Klute

From Wikipedia, the free encyclopedia
Jump to navigation Jump to search
Klute
Klute-Poster.jpg
Theatrical release poster
Directed byAlan J. Pakula
Produced byAlan J. Pakula
Written byAndy Lewis
Dave Lewis
StarringJane Fonda
Donald Sutherland
Charles Cioffi
Roy Scheider
Music byMichael Small
CinematographyGordon Willis
Edited byCarl Lerner
Production
company
Gus Productions
Distributed byWarner Bros.
Release date
  • June 25, 1971 (1971-06-25)
Running time
114 minutes
CountryUnited States
LanguageEnglish
Budget$2.5 million
Box office$12,512,637[1]

Klute is a 1971 American neo-noir crime thriller film directed and produced by Alan J. Pakula, written by Andy and Dave Lewis, and starring Jane Fonda, Donald Sutherland, Charles Cioffi, and Roy Scheider. It tells the story of a high-priced prostitute who assists a detective in solving a missing person case.

Klute is the first installment of what informally came to be known as Pakula's "paranoia trilogy". The other two films are The Parallax View (1974) and All the President's Men (1976). The music was composed by Michael Small.

Upon its release, the film received widespread critical acclaim for its direction, screenplay, and performances - in particular that of Jane Fonda. Fonda won an Academy Award for Best Actress, and the film was also nominated for Best Original Screenplay. Klute was a commercial success, grossing $12 million against a $2.5 million budget.

Plot[edit]

A Pennsylvania chemical company executive, Tom Gruneman, has disappeared. The police reveal that an obscene letter was found in Gruneman's office, addressed to a prostitute in New York City named Bree Daniels, who had received several similar letters. After six months of fruitless police work, Peter Cable, a fellow executive at Gruneman's company, hires family friend and detective John Klute to investigate Gruneman's disappearance.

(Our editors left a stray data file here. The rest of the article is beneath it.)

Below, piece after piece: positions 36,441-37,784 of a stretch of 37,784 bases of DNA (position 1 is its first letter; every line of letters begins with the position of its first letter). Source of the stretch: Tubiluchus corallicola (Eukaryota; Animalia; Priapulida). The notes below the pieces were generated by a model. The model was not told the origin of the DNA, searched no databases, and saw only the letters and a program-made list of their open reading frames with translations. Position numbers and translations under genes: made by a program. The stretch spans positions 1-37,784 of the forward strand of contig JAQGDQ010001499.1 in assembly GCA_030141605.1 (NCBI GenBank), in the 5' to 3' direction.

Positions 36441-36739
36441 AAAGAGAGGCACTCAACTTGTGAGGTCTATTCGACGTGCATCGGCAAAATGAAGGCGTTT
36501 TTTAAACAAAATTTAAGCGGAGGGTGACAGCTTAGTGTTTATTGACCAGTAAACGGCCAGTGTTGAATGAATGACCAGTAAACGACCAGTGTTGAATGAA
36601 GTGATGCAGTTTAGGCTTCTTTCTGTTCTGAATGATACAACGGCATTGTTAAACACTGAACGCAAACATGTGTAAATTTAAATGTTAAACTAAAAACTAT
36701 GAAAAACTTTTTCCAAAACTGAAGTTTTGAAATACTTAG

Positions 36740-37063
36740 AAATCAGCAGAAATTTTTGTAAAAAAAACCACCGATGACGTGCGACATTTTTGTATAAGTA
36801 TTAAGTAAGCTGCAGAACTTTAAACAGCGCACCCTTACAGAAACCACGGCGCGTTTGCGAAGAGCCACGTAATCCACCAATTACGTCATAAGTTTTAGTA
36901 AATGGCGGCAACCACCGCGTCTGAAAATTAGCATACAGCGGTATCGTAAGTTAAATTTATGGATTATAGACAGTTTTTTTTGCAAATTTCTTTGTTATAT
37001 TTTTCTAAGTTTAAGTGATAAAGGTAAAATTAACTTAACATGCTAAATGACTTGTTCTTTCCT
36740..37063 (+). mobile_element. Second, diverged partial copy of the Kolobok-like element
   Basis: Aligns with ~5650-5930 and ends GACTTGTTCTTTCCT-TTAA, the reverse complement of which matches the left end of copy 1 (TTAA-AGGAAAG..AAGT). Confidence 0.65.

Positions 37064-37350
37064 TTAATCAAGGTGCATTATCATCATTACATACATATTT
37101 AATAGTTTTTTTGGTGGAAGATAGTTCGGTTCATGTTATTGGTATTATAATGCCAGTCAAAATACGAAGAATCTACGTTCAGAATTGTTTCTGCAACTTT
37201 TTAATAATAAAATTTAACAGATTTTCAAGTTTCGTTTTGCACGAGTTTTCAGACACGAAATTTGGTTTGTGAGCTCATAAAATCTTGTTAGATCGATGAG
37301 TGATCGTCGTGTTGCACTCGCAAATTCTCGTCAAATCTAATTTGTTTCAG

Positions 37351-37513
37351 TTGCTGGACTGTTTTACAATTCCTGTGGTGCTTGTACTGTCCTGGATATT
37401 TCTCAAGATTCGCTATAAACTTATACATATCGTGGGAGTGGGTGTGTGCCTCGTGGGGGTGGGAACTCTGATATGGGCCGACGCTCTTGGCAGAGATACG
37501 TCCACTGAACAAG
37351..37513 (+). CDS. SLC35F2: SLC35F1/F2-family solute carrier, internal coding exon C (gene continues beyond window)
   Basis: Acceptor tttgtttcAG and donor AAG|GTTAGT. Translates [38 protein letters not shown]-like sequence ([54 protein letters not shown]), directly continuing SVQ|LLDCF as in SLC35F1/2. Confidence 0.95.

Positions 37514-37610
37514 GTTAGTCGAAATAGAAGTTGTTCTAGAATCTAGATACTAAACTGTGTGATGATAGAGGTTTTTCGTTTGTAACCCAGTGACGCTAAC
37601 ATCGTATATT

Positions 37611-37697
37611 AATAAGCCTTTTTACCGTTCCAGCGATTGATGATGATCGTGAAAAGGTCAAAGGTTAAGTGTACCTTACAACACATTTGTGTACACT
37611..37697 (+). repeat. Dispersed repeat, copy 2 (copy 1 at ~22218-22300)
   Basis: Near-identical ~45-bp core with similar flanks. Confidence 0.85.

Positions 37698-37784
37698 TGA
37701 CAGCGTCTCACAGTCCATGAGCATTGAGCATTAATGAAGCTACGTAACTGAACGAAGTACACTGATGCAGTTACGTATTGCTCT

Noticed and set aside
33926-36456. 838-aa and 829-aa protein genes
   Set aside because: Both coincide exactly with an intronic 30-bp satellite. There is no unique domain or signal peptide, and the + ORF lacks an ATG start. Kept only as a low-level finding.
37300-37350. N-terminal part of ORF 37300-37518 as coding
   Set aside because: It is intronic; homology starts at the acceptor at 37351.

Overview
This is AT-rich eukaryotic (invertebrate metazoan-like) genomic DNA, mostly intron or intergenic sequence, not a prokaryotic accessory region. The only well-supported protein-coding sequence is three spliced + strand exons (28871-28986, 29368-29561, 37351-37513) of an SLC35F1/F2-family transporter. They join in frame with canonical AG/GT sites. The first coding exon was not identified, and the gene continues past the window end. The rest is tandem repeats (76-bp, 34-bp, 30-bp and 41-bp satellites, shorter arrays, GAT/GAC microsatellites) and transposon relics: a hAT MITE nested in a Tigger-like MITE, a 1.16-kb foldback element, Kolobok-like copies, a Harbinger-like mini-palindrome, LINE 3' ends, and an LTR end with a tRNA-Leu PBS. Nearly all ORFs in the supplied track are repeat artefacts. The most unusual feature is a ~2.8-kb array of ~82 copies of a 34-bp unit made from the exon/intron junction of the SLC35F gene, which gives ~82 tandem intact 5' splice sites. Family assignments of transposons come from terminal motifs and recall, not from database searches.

Klute rents an apartment in the basement of Bree's building, taps her phone, and follows her as she turns tricks. Bree appears to be liberated by the freedom of freelancing as a call girl while trying to get into acting and modelling, but in a series of visits to her psychiatrist, she reveals the emptiness of her life. Bree refuses to answer Klute's questions at first. After learning that he has been watching her, Bree says she does not recognize Gruneman. She acknowledges being beaten by a john two years earlier, but cannot identify Gruneman from a photo.

Bree takes Klute to meet her former pimp, Frank Ligourin, whose fellow prostitute Jane McKenna passed the abusive client on to Bree. McKenna has apparently committed suicide, and their other colleague Arlyn Page became a drug addict and has disappeared.

Klute and Bree develop a romance, though she tells her psychiatrist that she wishes she could go back to "just feeling numb". She admits to Klute a deep paranoia that she is being watched. They find Page, who tells them the customer was not Gruneman based on the photo but an older man. Page's body subsequently turns up in the river. Klute connects the "suicides" of the two prostitutes, surmising that the client was using Gruneman's name and probably also killed Gruneman and might kill Bree next. He revisits Gruneman's acquaintances. By typographic comparison, the obscene letters are traced to Cable, to whom Klute has been reporting on his investigation.

Klute asks Cable for an additional $500 to buy the "black book" of clients of McKenna, telling Cable he is certain it will reveal the identity of the abusive client. Cable corners Bree and reveals that he sent her the letters, explaining that Gruneman had interrupted him when he was with McKenna and seen what they were doing. Believing that Gruneman would use the incident as leverage against him within the company, Cable attempted to frame Gruneman by planting the letter in his office. Cable follows Bree and traps her and then confesses to the killings. After playing an audiotape he made as he murdered Page, he attacks Bree. Klute rushes in, and Cable jumps or is thrown out a window to his death (the conclusion is ambiguous).